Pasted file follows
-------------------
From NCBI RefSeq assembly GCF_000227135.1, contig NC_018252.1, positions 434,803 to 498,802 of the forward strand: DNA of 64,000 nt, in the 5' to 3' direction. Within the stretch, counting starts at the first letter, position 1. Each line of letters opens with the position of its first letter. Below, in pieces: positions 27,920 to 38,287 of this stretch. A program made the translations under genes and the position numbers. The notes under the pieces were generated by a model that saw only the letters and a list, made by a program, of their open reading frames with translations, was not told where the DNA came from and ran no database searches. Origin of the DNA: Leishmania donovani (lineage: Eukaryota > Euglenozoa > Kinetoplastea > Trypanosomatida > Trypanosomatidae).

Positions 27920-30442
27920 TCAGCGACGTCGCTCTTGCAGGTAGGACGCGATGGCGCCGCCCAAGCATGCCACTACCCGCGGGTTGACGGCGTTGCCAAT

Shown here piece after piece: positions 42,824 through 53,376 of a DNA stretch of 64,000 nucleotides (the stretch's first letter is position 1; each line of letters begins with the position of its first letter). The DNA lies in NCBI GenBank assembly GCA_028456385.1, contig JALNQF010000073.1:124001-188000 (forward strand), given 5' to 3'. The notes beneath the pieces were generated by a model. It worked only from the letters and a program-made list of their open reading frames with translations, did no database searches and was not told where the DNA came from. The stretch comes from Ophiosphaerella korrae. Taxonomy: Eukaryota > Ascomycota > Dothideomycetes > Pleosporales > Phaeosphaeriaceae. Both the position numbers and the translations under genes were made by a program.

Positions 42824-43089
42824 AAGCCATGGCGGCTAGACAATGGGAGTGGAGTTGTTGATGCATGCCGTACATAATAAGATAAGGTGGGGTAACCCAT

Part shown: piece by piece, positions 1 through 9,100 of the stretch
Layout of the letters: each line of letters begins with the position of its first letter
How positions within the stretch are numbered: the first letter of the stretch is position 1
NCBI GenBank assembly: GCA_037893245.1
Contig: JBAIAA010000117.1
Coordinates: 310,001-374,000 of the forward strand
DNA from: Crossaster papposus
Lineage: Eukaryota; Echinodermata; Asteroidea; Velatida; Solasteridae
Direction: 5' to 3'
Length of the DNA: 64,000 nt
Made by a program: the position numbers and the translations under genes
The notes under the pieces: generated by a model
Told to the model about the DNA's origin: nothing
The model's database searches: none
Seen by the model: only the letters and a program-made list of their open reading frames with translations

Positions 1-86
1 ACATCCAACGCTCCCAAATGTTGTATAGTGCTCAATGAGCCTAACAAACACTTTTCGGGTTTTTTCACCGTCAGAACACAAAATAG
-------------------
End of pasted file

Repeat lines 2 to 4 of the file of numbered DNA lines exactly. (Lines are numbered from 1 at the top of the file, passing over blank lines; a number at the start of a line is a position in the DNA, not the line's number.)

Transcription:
Positions 27920-30442
27920 TCAGCGACGTCGCTCTTGCAGGTAGGACGCGATGGCGCCGCCCAAGCATGCCACTACCCGCGGGTTGACGGCGTTGCCAAT

Shown here piece after piece: positions 42,824 through 53,376 of a DNA stretch of 64,000 nucleotides (the stretch's first letter is position 1; each line of letters begins with the position of its first letter). The DNA lies in NCBI GenBank assembly GCA_028456385.1, contig JALNQF010000073.1:124001-188000 (forward strand), given 5' to 3'. The notes beneath the pieces were generated by a model. It worked only from the letters and a program-made list of their open reading frames with translations, did no database searches and was not told where the DNA came from. The stretch comes from Ophiosphaerella korrae. Taxonomy: Eukaryota > Ascomycota > Dothideomycetes > Pleosporales > Phaeosphaeriaceae. Both the position numbers and the translations under genes were made by a program.